The Ukrainians are just fond of celebrating holidays. They strictly observe the traditions of Orthodox and Soviet holidays and readily accept Western holidays like St. Valentine Day, Halloween, St. Patrick's Day and so on. A great number of holidays can be divided into several groups - public, religious and just holidays. Public holidays are marked with red in the calendar for you not to forget to have a good rest. When a holiday falls on a non-work day, Saturday or Sunday, the nearest Friday or Monday is a day-off.
Jan 1 New Year's Day
...is no doubt the main holiday of the year. According to the most recent polls about 90% of the Ukrainians have called it their favorite holiday, everybody impatiently waits for round the year. People decorate the New Year Tree, cook festive dinners, buy presents, go to numerous New Year's parties that are generously held not only at the end of December but also in the first two weeks of January. There is a saying that a person will spend the year the way he has welcomed it, so many do their best to have fun on the New Year's Day. One usually spends this day or, to be more precise, evening and night with his family or friends. The local channels show loved-by-all Soviet films and a few minutes before midnight, the annual festive address of the President to his nation is broadcasted. This bright holiday is loved by people of different ages, but it is especially dear to children. They believe that Ded Moroz, or Santa Claus, comes this night and puts gifts under the tree, of course if they haven't been naughty in the old year.
Jan 7 Orthodox Christmas
...Orthodox Church uses the Julian calendar, which is 13 days behind the Gregorian calendar, used in Europe and North America. Therefore the Ukrainians celebrate Christmas on January 7, 13 days later than the Catholic world. A very important religious holiday, Christmas wasn't celebrated under the Soviets almost during the whole 20th century and only at the end of 1990s it was resurrected. On January 6th, Christmas Eve, many families gather for Sviata Vecheria (Holy Supper). The twelve-course meal is dedicated to Christ's twelve apostles. The traditional meals included are kutia (home-made bread with honey and red poppies), borsch (beet soup), vushka (dumplings filled with onions and mushrooms), a variety of fish, vareniki (dumplings filled with cabbage, potatoes, or prunes), andholubtsi (stuffed cabbage). In the last few years many forgotten traditions like Kolyadki (masked children going door-to-door to receive candy in exchange for traditional songs and jokes) have being reviving.
Jan 13 Old New Year's Day
...The strangest holiday of the Slavonic calendar. In fact, it is also connected with the conservatism of Slavonic people. After the 1917 Revolution, Russia and Ukraine switched to the western calendar. Before that time they have been 13 days behind the rest of the world. However, even though the official calendar was switched, many people did not want to change and others refused to celebrate New Year before Christmas. The celebrations are not of such an enormous scale as the ones of the New Year's Day and it is not a day off.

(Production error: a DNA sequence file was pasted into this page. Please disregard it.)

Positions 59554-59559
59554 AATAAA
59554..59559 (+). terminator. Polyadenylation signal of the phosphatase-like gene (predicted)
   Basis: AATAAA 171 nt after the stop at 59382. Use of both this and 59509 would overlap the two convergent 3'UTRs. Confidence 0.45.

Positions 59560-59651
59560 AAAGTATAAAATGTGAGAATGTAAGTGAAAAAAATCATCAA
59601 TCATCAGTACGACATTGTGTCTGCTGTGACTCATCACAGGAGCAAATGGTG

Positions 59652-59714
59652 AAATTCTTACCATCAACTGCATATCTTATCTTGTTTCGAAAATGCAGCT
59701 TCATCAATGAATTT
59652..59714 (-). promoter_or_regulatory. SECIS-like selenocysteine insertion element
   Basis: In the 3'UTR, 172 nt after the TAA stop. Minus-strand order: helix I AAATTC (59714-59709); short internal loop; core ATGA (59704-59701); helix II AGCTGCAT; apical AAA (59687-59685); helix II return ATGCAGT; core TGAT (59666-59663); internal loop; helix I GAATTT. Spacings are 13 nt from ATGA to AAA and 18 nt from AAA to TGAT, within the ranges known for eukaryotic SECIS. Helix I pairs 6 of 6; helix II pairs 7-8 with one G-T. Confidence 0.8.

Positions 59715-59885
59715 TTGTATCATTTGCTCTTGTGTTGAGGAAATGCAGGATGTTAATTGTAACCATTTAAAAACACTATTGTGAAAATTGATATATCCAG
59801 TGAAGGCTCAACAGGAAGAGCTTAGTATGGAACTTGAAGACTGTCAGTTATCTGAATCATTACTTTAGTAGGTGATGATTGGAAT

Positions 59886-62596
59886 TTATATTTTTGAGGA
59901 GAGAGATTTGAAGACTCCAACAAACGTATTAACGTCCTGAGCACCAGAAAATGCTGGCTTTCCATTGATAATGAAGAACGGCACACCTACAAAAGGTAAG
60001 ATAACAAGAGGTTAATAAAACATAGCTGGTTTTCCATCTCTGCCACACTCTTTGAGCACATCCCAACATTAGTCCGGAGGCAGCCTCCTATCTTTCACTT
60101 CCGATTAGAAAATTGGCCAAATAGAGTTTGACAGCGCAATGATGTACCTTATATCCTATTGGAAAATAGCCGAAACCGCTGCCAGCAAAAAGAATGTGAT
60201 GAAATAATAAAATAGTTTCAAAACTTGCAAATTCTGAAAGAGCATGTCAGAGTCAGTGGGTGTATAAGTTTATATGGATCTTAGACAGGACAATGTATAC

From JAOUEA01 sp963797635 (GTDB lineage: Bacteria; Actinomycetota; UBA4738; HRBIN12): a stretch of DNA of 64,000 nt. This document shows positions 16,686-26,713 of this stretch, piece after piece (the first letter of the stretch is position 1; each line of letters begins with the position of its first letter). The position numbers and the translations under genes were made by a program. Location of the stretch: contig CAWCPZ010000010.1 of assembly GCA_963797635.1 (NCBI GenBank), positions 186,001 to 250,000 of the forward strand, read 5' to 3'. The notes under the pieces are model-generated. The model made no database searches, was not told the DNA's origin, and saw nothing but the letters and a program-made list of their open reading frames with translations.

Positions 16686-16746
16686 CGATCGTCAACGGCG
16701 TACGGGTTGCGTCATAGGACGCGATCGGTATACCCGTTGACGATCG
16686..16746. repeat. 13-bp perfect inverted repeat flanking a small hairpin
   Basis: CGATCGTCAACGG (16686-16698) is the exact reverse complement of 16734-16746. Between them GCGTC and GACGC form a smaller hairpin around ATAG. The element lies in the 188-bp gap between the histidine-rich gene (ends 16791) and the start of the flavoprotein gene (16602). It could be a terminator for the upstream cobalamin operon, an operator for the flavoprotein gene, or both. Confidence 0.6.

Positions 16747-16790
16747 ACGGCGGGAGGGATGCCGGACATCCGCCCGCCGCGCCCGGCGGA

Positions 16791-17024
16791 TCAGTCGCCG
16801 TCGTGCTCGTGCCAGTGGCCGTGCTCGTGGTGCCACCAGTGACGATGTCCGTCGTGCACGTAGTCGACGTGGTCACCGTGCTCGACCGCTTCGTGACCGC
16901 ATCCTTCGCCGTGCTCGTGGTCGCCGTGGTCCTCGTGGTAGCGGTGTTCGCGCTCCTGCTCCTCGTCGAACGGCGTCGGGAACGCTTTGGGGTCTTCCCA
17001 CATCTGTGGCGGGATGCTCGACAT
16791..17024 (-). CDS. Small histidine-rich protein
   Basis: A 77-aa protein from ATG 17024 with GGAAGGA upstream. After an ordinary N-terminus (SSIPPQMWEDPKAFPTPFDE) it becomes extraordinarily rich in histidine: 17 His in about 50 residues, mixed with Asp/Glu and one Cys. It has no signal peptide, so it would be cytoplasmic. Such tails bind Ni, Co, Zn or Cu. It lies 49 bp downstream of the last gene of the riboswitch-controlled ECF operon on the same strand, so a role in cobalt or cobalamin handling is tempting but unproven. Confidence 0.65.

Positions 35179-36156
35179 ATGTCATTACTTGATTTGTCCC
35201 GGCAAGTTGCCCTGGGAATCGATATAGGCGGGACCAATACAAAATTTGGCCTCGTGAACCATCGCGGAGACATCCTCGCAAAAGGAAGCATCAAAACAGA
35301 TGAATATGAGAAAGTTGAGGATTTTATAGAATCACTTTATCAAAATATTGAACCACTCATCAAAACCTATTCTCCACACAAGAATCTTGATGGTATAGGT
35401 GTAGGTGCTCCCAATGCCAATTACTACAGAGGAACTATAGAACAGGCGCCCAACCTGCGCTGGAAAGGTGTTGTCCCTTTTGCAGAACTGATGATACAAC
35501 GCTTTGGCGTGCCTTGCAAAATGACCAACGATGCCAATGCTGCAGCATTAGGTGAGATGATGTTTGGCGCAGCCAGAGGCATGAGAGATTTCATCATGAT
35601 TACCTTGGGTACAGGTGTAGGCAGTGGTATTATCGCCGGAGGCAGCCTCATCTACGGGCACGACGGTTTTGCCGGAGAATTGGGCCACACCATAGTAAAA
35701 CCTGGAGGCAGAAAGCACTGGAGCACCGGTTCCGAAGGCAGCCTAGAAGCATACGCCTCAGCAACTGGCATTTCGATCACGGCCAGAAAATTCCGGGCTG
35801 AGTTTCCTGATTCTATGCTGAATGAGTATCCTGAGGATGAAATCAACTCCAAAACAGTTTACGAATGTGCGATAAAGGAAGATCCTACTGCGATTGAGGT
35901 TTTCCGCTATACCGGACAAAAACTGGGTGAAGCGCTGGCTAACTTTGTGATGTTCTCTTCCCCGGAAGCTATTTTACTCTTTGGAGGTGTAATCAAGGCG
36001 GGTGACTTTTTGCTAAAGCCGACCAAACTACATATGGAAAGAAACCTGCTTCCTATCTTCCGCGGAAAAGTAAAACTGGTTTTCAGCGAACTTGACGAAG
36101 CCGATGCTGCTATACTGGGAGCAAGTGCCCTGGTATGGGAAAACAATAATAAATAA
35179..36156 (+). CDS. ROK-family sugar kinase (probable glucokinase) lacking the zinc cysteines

Jan 25 Tatiana's Day
...or Students' Day. The holiday originates to the 18th century. In 1775, on the day of Maiden Tatiana the Martyr Empress Elizabeth Petrovna signed the regulation about the foundation of Moscow University, which went down into history as the first Russian University. In the 18th and 19th centuries this day was celebrated as the Day of Foundation of Moscow University, but already in the second half of the 19th century it became a holiday of all the Universities and students. Today, Tatiana's Day is a kind and cheerful holiday, when students enjoy the freedom, youth and coming vacations. Those who have been students decades ago remember their old good days at universities.
Feb 14 St. Valentine's Day
... When the so-called Iron Curtain fell down, people of the Former Soviet Union saw that there are a lot of nice European and American holidays and have eagerly adopted some of them. There is no point in describing Ukrainian St. Valentine's Day as there is practically no difference from the Western holiday of the same name.
Feb 23 Former Red Army Day
...Men's Day In Soviet times it was the holiday of all those who had ever served in the military. While the Soviet Union was rather a military state, about 90% of men were at some point connected to the Red Army, so later it became a holiday for men. It is not a public holiday in Ukraine, but most women make some presents to their male relatives and friends and do their best to please their husbands and boyfriends.